South Asian bodies upset over NSA and FBI spying of Muslim Americans
A group of South Asian organizations says it is troubled by reports that NSA and FBI have engaged in surveillance of Muslim American leaders.
Washington: A group of South Asian Organizations says it is deeply troubled by reports that US government agencies have engaged in surveillance of Muslim American civic and civil rights leaders, including Indian and Pakistani Americans.
"As organizations that work directly with South Asian community members, we know all too well that in the post 9/11 environment, the targeting of Muslim Americans has unfortunately become a commonplace occurrence," The National Coalition of South Asian Organizations (NCSO) said on Tuesday.
"Reports of surveillance at mosques and student associations, infiltration of informants, and profiling through the use of watchlists continue to occur, and continue to have a negative impact on and within our communities," the network of 41 community-based organizations said.
NCSO called upon President Barack Obama and the US Congress to end government activities that lead to the surveillance and profiling of innocent community members and to hold public hearings on the extent of these practices.
"As a nation, we must hold true to the ideals of liberty, privacy, and equal treatment on which our country is founded," the group said.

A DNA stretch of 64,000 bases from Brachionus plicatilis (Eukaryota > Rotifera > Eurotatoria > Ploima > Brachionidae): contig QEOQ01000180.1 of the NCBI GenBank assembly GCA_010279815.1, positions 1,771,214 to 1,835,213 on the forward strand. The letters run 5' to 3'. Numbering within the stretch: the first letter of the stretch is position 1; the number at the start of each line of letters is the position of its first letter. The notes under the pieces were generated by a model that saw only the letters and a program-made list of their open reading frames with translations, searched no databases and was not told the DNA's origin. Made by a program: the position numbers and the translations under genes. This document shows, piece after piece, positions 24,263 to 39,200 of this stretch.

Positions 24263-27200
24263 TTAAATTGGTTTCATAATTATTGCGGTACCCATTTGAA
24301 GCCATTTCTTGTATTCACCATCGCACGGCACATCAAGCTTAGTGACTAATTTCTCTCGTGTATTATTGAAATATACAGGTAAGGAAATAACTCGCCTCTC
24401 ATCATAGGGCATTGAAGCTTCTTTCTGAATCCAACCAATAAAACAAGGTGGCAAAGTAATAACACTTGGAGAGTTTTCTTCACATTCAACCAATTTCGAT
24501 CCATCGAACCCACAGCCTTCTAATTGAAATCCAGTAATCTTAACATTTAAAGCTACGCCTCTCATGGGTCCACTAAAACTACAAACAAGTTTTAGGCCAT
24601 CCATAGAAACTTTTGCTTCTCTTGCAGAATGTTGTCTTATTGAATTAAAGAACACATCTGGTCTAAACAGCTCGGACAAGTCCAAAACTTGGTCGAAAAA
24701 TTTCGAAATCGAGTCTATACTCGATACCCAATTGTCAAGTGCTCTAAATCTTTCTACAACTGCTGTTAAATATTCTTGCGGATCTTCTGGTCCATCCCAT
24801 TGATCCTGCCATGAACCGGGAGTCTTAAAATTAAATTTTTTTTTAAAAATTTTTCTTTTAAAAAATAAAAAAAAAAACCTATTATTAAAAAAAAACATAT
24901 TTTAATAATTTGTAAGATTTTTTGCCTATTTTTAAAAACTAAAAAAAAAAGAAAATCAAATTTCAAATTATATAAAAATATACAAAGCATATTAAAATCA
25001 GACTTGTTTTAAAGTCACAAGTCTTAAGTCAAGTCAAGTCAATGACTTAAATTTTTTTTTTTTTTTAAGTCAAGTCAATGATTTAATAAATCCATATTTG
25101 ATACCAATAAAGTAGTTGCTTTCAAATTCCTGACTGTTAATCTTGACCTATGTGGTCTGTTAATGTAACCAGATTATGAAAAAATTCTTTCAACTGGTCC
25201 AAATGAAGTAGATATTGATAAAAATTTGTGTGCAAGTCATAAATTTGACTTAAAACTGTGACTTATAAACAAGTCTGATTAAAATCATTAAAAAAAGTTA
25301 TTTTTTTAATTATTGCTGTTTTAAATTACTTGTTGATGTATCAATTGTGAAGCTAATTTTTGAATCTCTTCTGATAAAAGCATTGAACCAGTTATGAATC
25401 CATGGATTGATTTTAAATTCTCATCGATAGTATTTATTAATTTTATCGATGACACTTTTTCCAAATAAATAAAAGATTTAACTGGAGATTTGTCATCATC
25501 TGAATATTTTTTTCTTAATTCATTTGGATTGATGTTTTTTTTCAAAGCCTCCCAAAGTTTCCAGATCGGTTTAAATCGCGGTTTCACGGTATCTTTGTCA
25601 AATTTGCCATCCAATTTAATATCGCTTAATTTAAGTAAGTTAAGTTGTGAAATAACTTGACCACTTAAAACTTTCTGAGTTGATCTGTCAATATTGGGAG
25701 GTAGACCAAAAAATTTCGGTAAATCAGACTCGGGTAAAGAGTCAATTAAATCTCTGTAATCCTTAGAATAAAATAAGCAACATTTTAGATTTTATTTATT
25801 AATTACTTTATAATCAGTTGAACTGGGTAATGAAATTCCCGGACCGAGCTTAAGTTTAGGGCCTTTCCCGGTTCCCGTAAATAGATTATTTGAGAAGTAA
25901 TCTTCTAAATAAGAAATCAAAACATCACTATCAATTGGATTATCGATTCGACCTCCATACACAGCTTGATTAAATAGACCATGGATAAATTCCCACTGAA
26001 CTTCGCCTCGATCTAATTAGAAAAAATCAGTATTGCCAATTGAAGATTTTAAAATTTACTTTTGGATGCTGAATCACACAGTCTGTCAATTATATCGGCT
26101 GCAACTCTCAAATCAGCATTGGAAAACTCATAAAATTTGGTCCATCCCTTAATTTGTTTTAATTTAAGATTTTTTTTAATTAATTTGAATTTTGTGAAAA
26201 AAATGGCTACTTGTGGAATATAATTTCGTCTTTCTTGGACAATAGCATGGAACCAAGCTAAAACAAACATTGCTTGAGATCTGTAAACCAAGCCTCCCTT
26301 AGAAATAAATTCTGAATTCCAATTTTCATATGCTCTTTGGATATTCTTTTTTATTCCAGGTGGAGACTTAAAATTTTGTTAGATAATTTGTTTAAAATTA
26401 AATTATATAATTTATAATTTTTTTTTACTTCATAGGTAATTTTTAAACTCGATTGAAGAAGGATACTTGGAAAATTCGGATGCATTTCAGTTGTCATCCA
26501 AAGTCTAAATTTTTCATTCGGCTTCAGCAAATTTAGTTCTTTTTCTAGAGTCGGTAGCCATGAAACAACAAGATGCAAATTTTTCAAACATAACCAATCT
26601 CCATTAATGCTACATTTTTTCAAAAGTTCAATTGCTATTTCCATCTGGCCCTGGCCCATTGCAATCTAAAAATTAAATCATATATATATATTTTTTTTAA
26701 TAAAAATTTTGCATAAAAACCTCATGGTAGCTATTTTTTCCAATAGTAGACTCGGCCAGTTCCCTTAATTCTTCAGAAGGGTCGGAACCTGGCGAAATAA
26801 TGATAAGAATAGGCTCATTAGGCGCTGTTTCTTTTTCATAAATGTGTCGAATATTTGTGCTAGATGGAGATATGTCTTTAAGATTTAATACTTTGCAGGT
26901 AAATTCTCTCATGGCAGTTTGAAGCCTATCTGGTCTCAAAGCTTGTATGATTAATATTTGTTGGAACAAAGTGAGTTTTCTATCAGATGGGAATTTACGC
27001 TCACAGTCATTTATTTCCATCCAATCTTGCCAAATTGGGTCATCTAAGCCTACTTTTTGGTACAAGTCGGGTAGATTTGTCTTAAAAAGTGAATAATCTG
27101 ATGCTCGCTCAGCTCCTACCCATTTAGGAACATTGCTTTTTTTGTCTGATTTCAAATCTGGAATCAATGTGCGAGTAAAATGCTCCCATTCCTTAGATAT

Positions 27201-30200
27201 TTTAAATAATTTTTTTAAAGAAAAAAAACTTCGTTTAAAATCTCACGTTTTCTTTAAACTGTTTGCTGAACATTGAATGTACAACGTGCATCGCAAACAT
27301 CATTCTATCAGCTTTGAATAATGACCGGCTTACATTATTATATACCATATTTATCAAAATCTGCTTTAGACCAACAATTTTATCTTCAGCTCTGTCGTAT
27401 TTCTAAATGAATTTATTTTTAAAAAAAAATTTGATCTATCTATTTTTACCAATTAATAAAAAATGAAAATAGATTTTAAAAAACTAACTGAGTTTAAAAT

The NCSO was responding to reports that the National Security Agency and FBI have covertly monitored the emails of prominent Muslim-Americans under secretive procedures intended to target terrorists and foreign spies.
Citing documents provided by NSA whistleblower Edward Snowden, The Intercept, an online investigative magazine reported the list of Americans monitored by included Asim Ghafoor, a prominent Indian-American attorney who has represented clients in terrorism-related cases.
Others on the list were Pakistani-born lawyer Faisal Gill, who served in the Department of Homeland Security under President George W Bush; international relations professor Hooshang Amirahmadi; Muslim civil liberties advocate Agha Saeed; and the executive director of the Council on American-Islamic Affairs (CAIR), Nihad Awad.
The five Americans appear on an NSA spreadsheet in the Snowden archives called "FISA recap"-short for the Foreign Intelligence Surveillance Act.
The spreadsheet shows 7,485 email addresses listed as monitored between 2002 and 2008.
"The five Americans whose email accounts were monitored by the NSA and FBI have all led highly public, outwardly exemplary lives," The Intercept reported after a three-month investigation.
The monitoring was authorised by the FBI and although no reason for the selection of these individuals is given in the leaked documents, Ghafoor believes he was chosen because of his background and religion.
"I believe that they tapped me because my name is Asim Abdur Rahman Ghafoor, my parents are from India, I travelled to Saudi Arabia as a young man, and I do the pilgrimage," Ghafoor told The Intercept. "Yes, absolutely I believe that had something to do with it."
In a joint statement, the Office of the Director of National Intelligence and the Justice Department denied that the US government conducts surveillance based on anyone's politics, religion or activism.
Any surveillance of US citizens requires a court order from the FISA Court, the statement said.
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